The Shakespeare Conference: SHK 16.1807  Tuesday, 1 November 2005

From: 		Hardy M. Cook <This email address is being protected from spambots. You need JavaScript enabled to view it.>
Date: 		Tuesday, November 01, 2005
Subject: 	Shakespeare's Body

Experts plan to exhume Shakespeare's body
Nov 1 2005


Controversial plans to dig up William Shakespeare's grave, to find out 
whether he was murdered by his son-in-law, have been revealed by 
American scientists.

The US experts, who are convinced the Bard's death was anything but 
natural, are hoping to be granted permission by his descendants to 
exhume his body.

Shakespeare died on his birthday on April 23, 1616, and was buried two 
days later at Stratford-upon-Avon's Holy Trinity Church.  His grave has 
remained untouched for more than 350 years, but now American 
pathologists want to disturb his resting place, in spite of warnings of 
a curse on Shakespeare's tomb if anyone tries to disturb his bones.

They are convinced scientific advances including DNA testing will end 
years of speculation about Shakespeare being murdered.  Professor James 
Starrs, of George Washington University in the US, said: "Shakespeare 
has made it clear that there is no justification for removing his bones.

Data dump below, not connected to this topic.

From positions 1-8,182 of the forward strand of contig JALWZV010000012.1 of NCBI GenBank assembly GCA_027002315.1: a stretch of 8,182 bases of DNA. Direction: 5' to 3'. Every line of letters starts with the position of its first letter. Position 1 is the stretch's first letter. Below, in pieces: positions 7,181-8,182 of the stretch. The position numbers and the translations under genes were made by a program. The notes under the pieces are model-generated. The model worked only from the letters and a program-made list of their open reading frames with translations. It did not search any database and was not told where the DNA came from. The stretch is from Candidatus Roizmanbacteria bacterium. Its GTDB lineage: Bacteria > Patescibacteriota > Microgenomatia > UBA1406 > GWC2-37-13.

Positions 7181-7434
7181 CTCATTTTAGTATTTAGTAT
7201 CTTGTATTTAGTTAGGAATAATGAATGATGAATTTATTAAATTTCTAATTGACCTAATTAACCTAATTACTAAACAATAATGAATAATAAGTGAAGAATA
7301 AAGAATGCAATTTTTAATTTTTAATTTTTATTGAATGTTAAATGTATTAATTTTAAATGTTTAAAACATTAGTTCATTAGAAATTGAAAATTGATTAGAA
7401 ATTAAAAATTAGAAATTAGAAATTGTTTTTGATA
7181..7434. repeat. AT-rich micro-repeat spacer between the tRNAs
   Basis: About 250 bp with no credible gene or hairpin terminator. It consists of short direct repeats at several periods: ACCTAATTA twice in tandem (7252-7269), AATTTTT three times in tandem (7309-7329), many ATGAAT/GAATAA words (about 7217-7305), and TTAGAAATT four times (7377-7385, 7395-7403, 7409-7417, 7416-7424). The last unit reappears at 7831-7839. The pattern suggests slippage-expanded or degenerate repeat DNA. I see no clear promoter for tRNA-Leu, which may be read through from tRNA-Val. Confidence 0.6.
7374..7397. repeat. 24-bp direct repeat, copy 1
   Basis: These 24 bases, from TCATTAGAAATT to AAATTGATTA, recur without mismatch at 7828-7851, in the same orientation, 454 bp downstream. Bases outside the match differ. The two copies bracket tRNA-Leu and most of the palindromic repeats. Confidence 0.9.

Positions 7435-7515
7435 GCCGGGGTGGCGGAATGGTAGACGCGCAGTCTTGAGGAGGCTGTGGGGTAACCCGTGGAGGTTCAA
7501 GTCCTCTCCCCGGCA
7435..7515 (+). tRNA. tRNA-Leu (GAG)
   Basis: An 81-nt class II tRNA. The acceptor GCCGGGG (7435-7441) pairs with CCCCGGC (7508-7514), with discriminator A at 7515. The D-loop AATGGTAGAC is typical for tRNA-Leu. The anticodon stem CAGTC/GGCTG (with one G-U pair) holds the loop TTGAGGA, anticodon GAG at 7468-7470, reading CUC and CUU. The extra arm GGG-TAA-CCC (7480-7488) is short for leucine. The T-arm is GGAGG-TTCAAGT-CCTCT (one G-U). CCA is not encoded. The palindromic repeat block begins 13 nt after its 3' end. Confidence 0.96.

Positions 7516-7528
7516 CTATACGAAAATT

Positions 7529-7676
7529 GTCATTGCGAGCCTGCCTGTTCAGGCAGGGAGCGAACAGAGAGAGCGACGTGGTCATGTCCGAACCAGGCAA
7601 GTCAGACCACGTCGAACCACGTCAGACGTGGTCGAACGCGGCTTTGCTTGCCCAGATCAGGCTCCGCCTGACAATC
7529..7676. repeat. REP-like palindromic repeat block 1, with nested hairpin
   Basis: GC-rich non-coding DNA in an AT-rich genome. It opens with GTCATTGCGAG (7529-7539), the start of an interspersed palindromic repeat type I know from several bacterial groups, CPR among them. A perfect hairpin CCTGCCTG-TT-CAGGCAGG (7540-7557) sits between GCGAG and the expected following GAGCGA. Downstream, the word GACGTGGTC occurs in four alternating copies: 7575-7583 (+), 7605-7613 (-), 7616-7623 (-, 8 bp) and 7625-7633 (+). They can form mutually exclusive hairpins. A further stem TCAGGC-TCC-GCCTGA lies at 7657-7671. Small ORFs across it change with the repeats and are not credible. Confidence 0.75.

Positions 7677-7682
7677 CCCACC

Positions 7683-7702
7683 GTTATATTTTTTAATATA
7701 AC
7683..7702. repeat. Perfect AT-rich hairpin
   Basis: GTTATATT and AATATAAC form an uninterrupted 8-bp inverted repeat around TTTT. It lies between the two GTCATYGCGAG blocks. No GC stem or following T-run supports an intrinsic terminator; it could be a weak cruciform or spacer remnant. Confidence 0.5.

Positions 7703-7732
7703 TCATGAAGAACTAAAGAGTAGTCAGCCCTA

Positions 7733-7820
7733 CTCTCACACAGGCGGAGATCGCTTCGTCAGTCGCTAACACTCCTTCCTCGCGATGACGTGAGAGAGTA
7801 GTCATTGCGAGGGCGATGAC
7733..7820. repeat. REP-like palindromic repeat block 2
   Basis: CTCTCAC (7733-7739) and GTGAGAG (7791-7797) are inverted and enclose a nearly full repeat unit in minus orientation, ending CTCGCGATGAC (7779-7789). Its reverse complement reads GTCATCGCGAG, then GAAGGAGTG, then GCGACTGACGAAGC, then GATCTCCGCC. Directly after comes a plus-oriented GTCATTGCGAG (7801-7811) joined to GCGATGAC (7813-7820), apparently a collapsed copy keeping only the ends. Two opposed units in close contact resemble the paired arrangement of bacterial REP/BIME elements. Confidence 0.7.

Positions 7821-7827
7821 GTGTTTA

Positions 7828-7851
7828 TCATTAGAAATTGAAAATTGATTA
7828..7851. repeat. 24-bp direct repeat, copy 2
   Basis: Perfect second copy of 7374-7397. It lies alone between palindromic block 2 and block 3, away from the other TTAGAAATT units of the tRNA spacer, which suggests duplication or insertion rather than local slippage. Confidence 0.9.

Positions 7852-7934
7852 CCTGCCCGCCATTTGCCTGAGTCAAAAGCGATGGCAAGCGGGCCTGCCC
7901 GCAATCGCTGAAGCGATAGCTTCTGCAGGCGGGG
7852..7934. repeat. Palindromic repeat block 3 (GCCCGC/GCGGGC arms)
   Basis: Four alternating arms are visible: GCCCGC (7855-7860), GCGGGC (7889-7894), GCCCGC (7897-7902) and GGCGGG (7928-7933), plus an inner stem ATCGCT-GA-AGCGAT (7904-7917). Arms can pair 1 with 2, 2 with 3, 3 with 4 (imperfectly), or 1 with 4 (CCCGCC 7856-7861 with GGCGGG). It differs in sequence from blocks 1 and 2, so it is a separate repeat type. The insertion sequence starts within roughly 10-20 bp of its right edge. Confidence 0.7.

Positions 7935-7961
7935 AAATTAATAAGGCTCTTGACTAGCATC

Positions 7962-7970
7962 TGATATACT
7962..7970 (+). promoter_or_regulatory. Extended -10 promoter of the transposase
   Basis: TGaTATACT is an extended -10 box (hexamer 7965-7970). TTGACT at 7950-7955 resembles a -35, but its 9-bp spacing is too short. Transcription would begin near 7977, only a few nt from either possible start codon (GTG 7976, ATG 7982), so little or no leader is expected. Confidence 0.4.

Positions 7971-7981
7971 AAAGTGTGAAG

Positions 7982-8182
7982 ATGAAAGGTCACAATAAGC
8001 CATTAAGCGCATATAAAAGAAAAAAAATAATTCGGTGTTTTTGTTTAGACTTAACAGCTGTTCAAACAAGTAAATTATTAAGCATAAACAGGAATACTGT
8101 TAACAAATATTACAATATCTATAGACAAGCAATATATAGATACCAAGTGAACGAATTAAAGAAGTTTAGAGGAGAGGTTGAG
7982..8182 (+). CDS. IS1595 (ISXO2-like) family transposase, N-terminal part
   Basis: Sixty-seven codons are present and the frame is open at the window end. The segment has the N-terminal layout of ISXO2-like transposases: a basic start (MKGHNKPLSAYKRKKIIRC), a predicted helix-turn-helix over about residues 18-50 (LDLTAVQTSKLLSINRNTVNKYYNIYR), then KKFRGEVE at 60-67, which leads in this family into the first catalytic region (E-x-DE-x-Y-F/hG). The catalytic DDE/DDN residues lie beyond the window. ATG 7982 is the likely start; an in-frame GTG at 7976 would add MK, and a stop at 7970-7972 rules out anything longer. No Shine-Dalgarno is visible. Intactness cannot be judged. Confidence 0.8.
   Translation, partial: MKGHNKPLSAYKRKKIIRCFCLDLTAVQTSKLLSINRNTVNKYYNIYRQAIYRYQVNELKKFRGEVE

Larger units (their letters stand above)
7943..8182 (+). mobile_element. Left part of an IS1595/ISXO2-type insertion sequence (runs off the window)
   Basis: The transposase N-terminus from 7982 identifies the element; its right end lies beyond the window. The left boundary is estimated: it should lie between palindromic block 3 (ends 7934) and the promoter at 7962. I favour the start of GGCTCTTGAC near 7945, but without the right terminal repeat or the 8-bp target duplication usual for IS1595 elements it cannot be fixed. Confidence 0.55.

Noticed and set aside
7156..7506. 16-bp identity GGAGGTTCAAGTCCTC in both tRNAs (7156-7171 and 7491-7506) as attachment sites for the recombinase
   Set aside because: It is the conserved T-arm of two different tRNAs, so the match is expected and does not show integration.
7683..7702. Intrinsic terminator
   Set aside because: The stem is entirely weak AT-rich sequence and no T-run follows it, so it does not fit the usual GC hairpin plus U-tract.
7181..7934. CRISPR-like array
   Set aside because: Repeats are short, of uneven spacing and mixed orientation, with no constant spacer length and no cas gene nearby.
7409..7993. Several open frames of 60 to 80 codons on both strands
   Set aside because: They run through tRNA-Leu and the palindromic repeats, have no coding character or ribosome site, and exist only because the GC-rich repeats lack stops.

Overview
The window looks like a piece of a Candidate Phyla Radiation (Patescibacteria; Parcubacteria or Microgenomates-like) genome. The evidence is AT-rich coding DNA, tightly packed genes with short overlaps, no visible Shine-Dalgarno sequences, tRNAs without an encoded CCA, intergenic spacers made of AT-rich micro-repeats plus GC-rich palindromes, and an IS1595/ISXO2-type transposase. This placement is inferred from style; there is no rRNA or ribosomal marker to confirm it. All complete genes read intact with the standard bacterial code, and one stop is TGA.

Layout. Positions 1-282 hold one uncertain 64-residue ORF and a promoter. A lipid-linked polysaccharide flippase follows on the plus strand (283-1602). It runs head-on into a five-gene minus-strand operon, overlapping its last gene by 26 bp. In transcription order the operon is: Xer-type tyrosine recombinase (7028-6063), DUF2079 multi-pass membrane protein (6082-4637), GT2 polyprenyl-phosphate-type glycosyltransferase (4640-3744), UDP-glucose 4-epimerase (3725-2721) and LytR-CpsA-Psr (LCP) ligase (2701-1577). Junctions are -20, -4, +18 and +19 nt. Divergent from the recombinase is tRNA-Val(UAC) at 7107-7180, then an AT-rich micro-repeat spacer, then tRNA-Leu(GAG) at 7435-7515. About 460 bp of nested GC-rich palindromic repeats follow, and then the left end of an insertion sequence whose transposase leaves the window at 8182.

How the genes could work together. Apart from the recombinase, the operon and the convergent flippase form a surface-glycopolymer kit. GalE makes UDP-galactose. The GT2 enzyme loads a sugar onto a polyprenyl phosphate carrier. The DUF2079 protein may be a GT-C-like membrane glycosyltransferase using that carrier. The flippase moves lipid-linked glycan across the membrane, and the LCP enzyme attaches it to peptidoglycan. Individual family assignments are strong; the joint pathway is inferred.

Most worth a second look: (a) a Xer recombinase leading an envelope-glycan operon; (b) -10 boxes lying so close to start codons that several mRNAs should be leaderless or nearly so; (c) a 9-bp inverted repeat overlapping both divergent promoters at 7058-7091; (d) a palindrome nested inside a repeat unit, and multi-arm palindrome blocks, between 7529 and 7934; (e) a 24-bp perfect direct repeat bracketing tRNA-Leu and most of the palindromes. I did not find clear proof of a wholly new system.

However, there is some consideration of foul play and the possibility 
that we could positively identify his body, so permission for this 
project becomes easier to find."

Chairman of the Shakespeare Birthplace Trust Professor Stanley Wells 
said: "There is not the slightest reason to suppose that Shakespeare was 
murdered by his son-in-law, or that opening the grave would produce any 
evidence relating to the authorship of the plays, which is beyond all 

"On the other hand, if exhumation of whatever remains may have survived 
would put a stop to rumour and speculation, I should not object to it. 
"I think it could be very useful to clear the air and some Shakespeare 
DNA would be incredibly useful. There is a lot we do not know about 
Shakespeare's death."

Other famous exhumations include the bodies of Johann Sebastian Bach and 
JFK's assassin Lee Harvey Oswald.

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